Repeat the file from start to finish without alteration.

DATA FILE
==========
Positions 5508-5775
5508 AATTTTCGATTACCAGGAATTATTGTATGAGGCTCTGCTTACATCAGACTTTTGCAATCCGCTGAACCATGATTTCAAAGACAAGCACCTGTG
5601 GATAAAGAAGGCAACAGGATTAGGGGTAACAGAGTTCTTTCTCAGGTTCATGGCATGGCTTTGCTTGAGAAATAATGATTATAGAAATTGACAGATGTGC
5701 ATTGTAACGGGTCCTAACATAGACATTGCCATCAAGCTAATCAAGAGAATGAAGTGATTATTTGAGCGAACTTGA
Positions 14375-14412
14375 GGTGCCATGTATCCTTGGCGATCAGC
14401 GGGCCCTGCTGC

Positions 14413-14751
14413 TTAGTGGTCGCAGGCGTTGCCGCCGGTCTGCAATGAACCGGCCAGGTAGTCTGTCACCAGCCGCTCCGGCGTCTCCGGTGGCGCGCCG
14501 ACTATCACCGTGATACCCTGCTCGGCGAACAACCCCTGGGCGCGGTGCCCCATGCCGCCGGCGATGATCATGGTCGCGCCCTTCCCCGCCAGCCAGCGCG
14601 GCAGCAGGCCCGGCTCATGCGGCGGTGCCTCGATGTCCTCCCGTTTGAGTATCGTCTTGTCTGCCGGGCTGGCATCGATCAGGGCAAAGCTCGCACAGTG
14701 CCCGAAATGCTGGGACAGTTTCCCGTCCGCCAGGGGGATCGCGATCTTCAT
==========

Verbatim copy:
Positions 5508-5775
5508 AATTTTCGATTACCAGGAATTATTGTATGAGGCTCTGCTTACATCAGACTTTTGCAATCCGCTGAACCATGATTTCAAAGACAAGCACCTGTG
5601 GATAAAGAAGGCAACAGGATTAGGGGTAACAGAGTTCTTTCTCAGGTTCATGGCATGGCTTTGCTTGAGAAATAATGATTATAGAAATTGACAGATGTGC
5701 ATTGTAACGGGTCCTAACATAGACATTGCCATCAAGCTAATCAAGAGAATGAAGTGATTATTTGAGCGAACTTGA
Positions 14375-14412
14375 GGTGCCATGTATCCTTGGCGATCAGC
14401 GGGCCCTGCTGC

Positions 14413-14751
14413 TTAGTGGTCGCAGGCGTTGCCGCCGGTCTGCAATGAACCGGCCAGGTAGTCTGTCACCAGCCGCTCCGGCGTCTCCGGTGGCGCGCCG
14501 ACTATCACCGTGATACCCTGCTCGGCGAACAACCCCTGGGCGCGGTGCCCCATGCCGCCGGCGATGATCATGGTCGCGCCCTTCCCCGCCAGCCAGCGCG
14601 GCAGCAGGCCCGGCTCATGCGGCGGTGCCTCGATGTCCTCCCGTTTGAGTATCGTCTTGTCTGCCGGGCTGGCATCGATCAGGGCAAAGCTCGCACAGTG
14701 CCCGAAATGCTGGGACAGTTTCCCGTCCGCCAGGGGGATCGCGATCTTCAT